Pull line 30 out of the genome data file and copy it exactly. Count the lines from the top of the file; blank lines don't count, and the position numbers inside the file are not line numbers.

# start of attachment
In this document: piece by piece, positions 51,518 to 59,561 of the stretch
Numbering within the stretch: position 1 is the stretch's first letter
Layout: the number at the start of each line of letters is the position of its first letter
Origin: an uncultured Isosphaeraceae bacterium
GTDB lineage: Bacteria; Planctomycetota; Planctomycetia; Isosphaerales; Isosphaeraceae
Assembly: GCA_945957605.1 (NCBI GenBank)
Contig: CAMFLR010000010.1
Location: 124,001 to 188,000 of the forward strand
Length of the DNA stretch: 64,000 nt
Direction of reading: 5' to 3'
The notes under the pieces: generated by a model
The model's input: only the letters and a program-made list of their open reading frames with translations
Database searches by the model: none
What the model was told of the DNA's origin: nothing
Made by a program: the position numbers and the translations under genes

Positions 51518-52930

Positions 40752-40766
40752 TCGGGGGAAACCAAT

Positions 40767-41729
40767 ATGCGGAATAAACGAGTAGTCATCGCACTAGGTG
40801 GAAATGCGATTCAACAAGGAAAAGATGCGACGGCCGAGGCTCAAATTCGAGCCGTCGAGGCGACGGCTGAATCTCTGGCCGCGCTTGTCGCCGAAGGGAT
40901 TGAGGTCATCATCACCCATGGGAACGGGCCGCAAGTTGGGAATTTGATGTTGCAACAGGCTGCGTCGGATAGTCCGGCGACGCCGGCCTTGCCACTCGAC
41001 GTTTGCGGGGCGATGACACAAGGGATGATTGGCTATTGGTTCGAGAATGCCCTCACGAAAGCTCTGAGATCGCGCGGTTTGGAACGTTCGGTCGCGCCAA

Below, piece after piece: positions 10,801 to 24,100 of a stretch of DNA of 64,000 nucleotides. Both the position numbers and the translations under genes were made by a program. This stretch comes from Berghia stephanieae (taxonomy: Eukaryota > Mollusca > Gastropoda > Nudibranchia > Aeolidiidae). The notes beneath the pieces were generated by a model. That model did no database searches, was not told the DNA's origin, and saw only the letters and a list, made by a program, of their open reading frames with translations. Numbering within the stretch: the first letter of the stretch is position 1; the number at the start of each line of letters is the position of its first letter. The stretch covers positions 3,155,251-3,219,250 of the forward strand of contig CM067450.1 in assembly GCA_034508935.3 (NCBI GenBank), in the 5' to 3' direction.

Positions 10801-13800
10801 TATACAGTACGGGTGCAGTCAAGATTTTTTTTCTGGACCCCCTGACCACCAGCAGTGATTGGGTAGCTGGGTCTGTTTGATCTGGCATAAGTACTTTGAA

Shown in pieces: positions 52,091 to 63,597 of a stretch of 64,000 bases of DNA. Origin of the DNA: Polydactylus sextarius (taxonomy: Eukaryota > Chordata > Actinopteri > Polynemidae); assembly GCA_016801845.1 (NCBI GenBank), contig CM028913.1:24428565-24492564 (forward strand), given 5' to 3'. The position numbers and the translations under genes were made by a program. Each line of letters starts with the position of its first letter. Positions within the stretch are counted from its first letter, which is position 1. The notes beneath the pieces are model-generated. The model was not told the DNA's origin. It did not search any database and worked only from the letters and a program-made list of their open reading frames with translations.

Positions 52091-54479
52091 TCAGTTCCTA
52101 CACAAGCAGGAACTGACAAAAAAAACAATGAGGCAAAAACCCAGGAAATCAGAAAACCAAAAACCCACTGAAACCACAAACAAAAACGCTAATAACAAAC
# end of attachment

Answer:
52101 CACAAGCAGGAACTGACAAAAAAAACAATGAGGCAAAAACCCAGGAAATCAGAAAACCAAAAACCCACTGAAACCACAAACAAAAACGCTAATAACAAAC